How long does it take to get a food handlers card in California?

State law requires that California food handling certificate courses last no more than three hours, including training and the exam.

Workers are certified once they successfully pass their exam. CFH cards are typically available for instant download or sent by mail.

California food handler cards are valid for three years. Food handlers have to retake the course and pass the test to renew their certification.

Insurance for California restaurants, caterers, cafes and food service businesses

California business insurance can help protect against the many daily risks you face. Most California businesses utilize a combination of these options:

General liability insurance

California general liability insurance can provide important protections for your business if you are held liable for property damage or an injury to someone other than you or an employee. 

Foodborne illness coverage can be included with food service general liability insurance to help protect your business if customers become ill after eating food that is incorrectly prepared or contaminated.

Workers’ compensation insurance

Workers’ compensation insurance can help protect your business if an employee gets hurt on the job. All employers in California are required to carry workers’ comp insurance.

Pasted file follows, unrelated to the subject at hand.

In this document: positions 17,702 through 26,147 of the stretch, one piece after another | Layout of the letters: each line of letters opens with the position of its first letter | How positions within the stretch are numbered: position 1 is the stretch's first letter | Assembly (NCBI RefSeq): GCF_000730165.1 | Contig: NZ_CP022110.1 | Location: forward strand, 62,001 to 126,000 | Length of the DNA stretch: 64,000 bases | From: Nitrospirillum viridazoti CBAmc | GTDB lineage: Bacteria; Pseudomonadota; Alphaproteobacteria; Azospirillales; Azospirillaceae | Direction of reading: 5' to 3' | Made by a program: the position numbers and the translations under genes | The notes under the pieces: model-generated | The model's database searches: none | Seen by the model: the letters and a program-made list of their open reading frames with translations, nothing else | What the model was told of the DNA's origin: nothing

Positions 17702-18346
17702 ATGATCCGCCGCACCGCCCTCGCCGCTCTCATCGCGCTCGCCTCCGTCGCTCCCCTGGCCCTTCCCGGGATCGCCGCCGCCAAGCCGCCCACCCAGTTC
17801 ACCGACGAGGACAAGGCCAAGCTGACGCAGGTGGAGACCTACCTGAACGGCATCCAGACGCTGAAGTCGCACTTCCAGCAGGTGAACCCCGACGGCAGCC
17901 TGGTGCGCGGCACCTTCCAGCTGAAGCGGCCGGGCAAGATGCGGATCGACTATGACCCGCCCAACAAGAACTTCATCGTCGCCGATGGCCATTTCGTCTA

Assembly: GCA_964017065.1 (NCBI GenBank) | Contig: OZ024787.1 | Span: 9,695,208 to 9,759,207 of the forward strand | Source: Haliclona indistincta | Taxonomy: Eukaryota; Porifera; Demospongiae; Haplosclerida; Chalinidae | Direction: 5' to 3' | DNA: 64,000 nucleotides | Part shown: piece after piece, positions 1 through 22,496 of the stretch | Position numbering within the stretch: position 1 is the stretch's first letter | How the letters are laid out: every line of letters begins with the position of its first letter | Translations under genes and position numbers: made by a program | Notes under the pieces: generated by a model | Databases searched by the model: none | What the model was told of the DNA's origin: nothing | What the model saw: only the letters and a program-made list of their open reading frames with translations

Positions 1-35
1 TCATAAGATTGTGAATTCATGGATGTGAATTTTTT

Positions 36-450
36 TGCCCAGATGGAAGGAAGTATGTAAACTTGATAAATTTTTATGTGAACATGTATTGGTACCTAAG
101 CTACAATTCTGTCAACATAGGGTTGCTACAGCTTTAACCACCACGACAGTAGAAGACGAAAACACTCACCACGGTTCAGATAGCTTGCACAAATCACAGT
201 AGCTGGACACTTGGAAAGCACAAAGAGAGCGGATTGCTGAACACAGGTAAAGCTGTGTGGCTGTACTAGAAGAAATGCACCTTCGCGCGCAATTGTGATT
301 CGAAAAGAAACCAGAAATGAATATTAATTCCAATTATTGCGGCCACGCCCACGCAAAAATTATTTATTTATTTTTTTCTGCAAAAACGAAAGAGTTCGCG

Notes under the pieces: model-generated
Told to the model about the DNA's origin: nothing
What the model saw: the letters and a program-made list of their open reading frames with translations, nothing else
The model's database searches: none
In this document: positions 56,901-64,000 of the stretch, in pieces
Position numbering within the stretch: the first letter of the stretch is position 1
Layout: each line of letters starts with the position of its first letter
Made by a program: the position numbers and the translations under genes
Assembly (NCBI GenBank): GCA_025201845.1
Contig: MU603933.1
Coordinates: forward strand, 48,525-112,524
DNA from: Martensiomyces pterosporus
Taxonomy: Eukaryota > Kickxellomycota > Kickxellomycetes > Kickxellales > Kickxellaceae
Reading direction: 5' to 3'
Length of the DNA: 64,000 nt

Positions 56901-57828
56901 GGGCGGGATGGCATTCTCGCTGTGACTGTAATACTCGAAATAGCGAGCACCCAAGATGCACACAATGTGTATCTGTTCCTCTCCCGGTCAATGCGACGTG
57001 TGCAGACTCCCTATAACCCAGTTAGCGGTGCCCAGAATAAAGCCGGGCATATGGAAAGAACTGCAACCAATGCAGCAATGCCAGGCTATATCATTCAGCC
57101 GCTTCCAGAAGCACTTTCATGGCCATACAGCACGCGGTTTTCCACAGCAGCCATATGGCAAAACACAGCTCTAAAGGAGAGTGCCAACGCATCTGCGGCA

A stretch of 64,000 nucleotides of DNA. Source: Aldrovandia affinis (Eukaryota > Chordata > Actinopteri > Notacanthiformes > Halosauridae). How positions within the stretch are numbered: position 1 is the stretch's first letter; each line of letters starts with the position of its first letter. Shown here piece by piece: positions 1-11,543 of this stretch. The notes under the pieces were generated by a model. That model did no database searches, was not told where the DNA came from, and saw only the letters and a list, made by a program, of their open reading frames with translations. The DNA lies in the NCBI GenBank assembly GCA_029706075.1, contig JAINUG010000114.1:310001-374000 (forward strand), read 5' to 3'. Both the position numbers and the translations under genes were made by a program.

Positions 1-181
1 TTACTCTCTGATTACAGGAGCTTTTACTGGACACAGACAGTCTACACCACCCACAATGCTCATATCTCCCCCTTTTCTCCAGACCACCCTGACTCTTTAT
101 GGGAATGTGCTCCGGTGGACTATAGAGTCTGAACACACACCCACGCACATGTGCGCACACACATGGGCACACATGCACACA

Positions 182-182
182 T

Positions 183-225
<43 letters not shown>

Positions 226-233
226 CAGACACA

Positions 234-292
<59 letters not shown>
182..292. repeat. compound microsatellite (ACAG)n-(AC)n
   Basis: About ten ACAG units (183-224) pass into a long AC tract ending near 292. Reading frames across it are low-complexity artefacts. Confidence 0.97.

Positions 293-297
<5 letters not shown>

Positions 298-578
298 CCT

Commercial property insurance

California commercial property insurance can help protect your physical business assets, including furniture, equipment, inventory and buildings. If your business property is damaged due to a covered event, such as a fire or a burst water pipe, you can get help paying for repairs and replacements.

Commercial auto insurance

Commercial auto insurance can help cover costs like medical expenses and property damage if you or an employee are involved in an accident while driving a work vehicle.

In California, all vehicles must have minimum auto insurance coverage of $15,000 per person, $30,000 per accident and $5,000 for property damage.

CA food handlers card reciprocity 

Food handler cards issued outside the state are valid in California if they are from an ANSI-accredited program.

Workers with food handler certificates issued by Riverside, San Bernardino or San Diego counties may only use them in that county. Employees who work in one of these counties and a California food service business outside those counties must also have a valid CFH card.

How NEXT helps support California restaurants, cafes, caterers and food service

NEXT provides tailored California restaurant insurance coverage for small businesses and self-employed individuals.

It only takes about 10 minutes to get a quote, review your coverage options, choose your policies and download a certificate of insurance

Our team of licensed insurance advisors is standing by to assist you if you have any questions along the way.

Start a free quote with NEXT.

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Ashley Henshaw
About the author

Ashley Henshaw was a contributing writer at NEXT. She specializes in small business topics, covering everything from insurance and branding to web hosting and cryptocurrency.

Her work has appeared in The Huffington Post, AOL City's Best, Citysearch, USA Today, The San Francisco Chronicle and Livestrong.